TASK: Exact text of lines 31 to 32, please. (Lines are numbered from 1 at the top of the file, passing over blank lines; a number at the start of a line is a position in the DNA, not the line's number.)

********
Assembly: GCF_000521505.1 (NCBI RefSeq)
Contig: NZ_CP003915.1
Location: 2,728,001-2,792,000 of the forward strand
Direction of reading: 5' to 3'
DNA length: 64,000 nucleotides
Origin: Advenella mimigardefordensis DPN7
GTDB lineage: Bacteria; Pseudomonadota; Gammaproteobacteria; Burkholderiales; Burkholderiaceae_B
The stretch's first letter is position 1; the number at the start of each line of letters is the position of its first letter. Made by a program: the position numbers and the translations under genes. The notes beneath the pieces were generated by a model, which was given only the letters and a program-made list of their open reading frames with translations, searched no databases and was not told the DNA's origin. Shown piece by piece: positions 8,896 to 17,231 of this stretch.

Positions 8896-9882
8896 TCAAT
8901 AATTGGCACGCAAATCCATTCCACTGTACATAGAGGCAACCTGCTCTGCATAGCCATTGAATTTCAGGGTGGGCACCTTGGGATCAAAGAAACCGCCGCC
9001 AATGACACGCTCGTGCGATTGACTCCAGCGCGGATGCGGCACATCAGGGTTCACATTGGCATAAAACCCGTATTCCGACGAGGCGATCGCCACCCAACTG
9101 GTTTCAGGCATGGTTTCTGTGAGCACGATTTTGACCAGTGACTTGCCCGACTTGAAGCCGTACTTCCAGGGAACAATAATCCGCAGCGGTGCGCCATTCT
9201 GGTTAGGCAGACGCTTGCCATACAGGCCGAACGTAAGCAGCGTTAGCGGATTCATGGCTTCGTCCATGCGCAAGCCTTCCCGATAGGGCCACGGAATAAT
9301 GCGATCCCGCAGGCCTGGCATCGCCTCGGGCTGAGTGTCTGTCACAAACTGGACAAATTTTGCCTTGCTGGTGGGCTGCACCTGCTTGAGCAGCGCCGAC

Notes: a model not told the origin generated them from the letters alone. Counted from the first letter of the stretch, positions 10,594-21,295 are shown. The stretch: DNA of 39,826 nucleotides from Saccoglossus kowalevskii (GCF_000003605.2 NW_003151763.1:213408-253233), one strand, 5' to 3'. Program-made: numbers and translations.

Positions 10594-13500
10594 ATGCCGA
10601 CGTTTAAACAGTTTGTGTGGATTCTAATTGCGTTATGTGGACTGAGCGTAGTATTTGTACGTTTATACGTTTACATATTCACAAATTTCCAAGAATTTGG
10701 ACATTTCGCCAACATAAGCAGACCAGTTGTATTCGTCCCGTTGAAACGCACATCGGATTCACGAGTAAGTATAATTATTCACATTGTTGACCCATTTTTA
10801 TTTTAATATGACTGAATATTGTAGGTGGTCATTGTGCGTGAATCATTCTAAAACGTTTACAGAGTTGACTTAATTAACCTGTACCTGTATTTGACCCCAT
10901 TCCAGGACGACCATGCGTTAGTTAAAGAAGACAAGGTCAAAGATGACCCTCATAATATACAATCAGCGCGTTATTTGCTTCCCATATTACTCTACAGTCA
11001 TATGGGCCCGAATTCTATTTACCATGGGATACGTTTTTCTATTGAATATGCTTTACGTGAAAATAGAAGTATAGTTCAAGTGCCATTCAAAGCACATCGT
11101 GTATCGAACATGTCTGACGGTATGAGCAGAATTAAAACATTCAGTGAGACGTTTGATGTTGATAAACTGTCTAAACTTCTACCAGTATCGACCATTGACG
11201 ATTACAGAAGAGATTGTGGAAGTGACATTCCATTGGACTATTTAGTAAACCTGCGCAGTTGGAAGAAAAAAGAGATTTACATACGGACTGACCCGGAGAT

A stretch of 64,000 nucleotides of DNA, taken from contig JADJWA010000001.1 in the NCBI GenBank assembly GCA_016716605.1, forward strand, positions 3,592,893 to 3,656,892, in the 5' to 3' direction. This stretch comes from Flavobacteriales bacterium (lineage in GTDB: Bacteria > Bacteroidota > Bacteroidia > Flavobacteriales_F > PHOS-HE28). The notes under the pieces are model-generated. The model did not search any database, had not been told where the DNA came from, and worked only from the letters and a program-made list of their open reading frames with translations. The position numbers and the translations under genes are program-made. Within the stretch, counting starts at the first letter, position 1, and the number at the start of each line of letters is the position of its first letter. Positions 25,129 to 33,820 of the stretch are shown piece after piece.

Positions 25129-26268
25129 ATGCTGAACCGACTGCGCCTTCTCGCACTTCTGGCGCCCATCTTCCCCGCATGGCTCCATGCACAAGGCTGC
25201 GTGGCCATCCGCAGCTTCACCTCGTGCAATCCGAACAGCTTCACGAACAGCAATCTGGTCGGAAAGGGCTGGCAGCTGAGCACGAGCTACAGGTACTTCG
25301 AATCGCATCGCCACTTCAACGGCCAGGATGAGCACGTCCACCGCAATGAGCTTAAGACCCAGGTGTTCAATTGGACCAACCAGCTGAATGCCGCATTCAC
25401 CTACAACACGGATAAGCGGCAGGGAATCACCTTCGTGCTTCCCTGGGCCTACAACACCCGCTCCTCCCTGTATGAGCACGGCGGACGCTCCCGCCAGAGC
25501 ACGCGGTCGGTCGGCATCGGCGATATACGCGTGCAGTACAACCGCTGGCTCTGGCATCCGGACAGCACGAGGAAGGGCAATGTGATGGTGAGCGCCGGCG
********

25401 CTACAACACGGATAAGCGGCAGGGAATCACCTTCGTGCTTCCCTGGGCCTACAACACCCGCTCCTCCCTGTATGAGCACGGCGGACGCTCCCGCCAGAGC
25501 ACGCGGTCGGTCGGCATCGGCGATATACGCGTGCAGTACAACCGCTGGCTCTGGCATCCGGACAGCACGAGGAAGGGCAATGTGATGGTGAGCGCCGGCG